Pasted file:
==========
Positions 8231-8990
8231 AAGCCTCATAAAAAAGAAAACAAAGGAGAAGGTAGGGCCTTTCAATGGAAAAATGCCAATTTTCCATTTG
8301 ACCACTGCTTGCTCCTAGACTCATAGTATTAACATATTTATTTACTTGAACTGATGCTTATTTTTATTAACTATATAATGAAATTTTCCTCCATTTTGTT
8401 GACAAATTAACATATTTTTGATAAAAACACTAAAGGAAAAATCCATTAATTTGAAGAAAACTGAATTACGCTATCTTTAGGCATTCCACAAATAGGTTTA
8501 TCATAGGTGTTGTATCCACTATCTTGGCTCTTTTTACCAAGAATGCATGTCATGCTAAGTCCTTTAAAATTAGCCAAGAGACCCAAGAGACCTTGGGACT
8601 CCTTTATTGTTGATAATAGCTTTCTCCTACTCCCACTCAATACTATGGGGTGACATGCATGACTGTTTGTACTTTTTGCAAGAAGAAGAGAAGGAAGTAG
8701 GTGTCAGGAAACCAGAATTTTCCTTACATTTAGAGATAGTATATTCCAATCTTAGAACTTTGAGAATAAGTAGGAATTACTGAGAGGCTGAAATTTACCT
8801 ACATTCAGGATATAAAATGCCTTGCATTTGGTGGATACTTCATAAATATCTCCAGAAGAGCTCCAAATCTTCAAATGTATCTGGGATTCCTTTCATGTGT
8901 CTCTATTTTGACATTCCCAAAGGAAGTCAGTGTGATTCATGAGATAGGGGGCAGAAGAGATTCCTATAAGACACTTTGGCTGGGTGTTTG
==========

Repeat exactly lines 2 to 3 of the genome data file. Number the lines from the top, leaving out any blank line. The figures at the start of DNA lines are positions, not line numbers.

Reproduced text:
8231 AAGCCTCATAAAAAAGAAAACAAAGGAGAAGGTAGGGCCTTTCAATGGAAAAATGCCAATTTTCCATTTG
8301 ACCACTGCTTGCTCCTAGACTCATAGTATTAACATATTTATTTACTTGAACTGATGCTTATTTTTATTAACTATATAATGAAATTTTCCTCCATTTTGTT